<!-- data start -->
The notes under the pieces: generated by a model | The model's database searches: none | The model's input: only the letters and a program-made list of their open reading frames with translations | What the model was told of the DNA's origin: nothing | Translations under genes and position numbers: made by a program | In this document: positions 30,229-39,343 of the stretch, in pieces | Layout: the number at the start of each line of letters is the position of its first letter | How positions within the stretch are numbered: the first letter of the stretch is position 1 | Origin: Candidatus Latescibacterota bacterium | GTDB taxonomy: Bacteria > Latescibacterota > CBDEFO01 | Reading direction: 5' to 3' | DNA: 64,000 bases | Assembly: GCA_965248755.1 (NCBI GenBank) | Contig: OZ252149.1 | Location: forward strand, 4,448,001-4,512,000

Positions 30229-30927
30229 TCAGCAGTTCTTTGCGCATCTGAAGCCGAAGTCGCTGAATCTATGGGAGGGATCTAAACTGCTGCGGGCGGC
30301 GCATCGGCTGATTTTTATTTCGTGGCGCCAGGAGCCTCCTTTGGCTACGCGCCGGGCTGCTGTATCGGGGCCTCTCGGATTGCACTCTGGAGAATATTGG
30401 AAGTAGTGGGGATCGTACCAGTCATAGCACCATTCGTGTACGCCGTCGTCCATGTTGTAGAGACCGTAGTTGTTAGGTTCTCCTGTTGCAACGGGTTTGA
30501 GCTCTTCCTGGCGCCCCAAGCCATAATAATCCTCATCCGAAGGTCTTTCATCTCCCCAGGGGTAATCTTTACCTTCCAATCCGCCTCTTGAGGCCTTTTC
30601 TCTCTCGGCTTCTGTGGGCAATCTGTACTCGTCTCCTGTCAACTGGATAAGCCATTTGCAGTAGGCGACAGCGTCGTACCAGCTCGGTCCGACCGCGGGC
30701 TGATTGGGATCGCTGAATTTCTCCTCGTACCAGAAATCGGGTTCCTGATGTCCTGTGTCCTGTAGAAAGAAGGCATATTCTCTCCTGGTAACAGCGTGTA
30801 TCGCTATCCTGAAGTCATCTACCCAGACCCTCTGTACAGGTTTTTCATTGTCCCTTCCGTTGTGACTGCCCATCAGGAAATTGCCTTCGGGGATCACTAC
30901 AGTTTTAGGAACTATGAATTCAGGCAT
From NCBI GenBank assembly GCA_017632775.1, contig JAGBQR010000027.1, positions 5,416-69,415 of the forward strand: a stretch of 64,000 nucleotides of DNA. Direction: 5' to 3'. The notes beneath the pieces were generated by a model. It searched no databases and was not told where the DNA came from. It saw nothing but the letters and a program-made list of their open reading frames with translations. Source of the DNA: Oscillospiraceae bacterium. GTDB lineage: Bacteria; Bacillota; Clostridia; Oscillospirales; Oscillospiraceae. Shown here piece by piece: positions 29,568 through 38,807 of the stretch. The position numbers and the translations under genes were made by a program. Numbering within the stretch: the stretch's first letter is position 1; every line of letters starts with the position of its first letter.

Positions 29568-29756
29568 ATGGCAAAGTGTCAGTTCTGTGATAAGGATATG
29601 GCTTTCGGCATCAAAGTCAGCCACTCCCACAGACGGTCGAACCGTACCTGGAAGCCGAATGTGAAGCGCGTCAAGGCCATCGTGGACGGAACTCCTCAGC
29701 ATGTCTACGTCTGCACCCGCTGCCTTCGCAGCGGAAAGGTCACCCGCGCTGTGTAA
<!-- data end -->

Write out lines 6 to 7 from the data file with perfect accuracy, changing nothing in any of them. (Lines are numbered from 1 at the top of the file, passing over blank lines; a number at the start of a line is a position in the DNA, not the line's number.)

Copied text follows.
30501 GCTCTTCCTGGCGCCCCAAGCCATAATAATCCTCATCCGAAGGTCTTTCATCTCCCCAGGGGTAATCTTTACCTTCCAATCCGCCTCTTGAGGCCTTTTC
30601 TCTCTCGGCTTCTGTGGGCAATCTGTACTCGTCTCCTGTCAACTGGATAAGCCATTTGCAGTAGGCGACAGCGTCGTACCAGCTCGGTCCGACCGCGGGC